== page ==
Maryam is excited to open her new patisserie outlet, but is worried as to how she will continue paying staff salaries till business picks up.
Justin’s online electronics store is thriving and he is looking to expand to new geographies. Deepak’s supermarket chain generates a lot of cash daily and he is wondering how he can manage this efficiently to ensure regular supplier payments.
Small and medium sized enterprises (SMEs) such as the above look to banks and financial institutions to help them run their businesses successfully. Globally, there is estimated to be over 500 million SMEs that contribute significantly to countries’ economies and employment. The UAE is home to about 350,000 SMEs (defined based on business turnover and employee headcount for trading, manufacturing and services sectors respectively) that employ three-fourths of the country’s working population and contribute to 40 per cent of the nation’s GDP. For the banking sector, business banking customers are an important segment that make up about a tenth of industry revenues as well as provide access to wealthy owners and salaried employees for retail banking services.
Bank for the buck and more
Banks offer a bevy of solutions to assist entities in running their businesses. Checking accounts and cash management solutions enable efficient day to day running of the companies. Working capital finance provides short term funds to take care of ongoing obligations while longer term loans are provided to fund market expansions or for purchases of new assets. Specialised treasury-based services help enterprises manage any foreign exchange related requirements or to invest surplus funds effectively. Digital online and mobile platforms provide round the clock access to make payments and transfer money. Innovative product solutions such as Emirates NBD’s recently launched VAT-based loans that use tax returns as a surrogate for income proof, enable SME customers to access bank finance better.
Banks are increasingly going beyond providing traditional services and acting as a partner to SME customers to help them manage their businesses or service their customers better. mBank in Poland provides an AI-powered accounting software that helps SMEs manage their book-keeping services. ANZ’s Business Ready online platform enables customers to set up business in one day including meeting licensing requirements and launching a website. Scotiabank in Canada sponsors an online learning platform that entrepreneurs can sign up for at discounted prices. Other popular non-financial services include networking sites to engage with industry peers, online marketplaces that provide access to the bank’s customers, and co-working spaces for start-ups to use.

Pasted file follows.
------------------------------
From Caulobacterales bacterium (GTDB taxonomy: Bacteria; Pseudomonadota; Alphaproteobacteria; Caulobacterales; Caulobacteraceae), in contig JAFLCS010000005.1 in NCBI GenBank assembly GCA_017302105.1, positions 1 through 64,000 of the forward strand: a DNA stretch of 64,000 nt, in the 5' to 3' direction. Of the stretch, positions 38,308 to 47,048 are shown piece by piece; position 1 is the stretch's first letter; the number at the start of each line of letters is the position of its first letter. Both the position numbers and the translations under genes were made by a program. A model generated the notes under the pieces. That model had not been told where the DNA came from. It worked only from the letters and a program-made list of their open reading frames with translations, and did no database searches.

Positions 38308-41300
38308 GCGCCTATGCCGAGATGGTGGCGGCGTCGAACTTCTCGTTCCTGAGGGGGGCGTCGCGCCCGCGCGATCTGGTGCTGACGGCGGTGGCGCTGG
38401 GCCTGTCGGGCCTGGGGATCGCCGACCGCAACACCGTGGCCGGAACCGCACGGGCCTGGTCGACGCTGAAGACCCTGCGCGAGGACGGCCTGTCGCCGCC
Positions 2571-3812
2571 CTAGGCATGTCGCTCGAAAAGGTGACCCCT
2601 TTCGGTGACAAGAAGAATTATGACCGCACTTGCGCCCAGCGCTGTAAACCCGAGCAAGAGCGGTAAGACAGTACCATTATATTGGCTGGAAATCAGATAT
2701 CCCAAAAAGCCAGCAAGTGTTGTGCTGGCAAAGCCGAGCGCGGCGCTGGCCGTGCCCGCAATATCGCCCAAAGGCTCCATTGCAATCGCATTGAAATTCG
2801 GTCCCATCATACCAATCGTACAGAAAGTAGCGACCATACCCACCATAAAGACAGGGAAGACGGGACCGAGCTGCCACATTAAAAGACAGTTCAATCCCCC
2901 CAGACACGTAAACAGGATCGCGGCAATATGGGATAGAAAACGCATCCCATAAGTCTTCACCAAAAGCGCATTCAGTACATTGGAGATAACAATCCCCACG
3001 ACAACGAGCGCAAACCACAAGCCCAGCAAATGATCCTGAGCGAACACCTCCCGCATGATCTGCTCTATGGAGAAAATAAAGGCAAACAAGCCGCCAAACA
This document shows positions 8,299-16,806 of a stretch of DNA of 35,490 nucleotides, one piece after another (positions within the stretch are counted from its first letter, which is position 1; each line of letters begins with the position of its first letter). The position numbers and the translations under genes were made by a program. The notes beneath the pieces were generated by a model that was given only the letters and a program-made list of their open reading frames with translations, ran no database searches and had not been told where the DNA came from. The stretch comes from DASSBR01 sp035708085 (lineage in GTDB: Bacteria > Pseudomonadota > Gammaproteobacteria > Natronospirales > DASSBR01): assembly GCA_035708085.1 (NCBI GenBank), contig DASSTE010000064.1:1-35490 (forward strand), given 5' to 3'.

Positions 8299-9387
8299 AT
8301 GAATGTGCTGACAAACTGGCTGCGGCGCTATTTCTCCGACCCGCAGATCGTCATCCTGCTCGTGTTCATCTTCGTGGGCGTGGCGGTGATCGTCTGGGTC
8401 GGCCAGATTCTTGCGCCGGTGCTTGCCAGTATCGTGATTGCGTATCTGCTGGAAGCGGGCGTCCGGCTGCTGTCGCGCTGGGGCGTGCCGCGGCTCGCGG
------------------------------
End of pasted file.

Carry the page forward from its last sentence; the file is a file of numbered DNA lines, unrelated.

Fintechs are filling a gap
SME customers today have access to a growing range of non-banking options to help with their financial requirements. Start-ups who have credible ideas can use crowd funding platforms such as Funding Circle and Kickstarter to raise capital from the public. China’s MYbank offers SME loans with instant approvals.
Revolut, a London based fintech, has launched an SME app that has been received well by users owing to its simplified sign up process, better pricing and transparency. Banks like Barclays and DBS are partnering with fintechs to provide enhanced solutions that combine an intuitive user interface with the backing of a strong balance sheet.
Government policies provide a push
The structural importance of SMEs in growing economies have also prompted governments to introduce policies and legislation to support their growth. Robust bankruptcy laws, as in the UK or USA, can provide a lifeline to SME-owners in financial distress. Egypt recently mandated lenders to increase lending to SMEs to 20 per cent of their total loan portfolios by 2020, along with capping of interest rates. Countries like Turkey and Ireland have set up credit guarantee funds that share in potential loan losses with banks to encourage more lending.
Closer home, the government sponsored Dubai SME and the Khalifa Fund provide start up loans to young Emiratis who wish to start a new business. Dubai EXPO 2020 has earmarked at least 20 per cent of its planned spend towards SMEs.
Small businesses constitute the backbone of growing economies in more ways than one. Banks that seek to become their financial partner of choice will stand to gain from a significant business opportunity while also playing a part in furthering the nation’s economic growth and development.
— Suvo Sarkar is the Senior Executive Vice-President & Group Head — Retail Banking & Wealth Management at Emirates NBD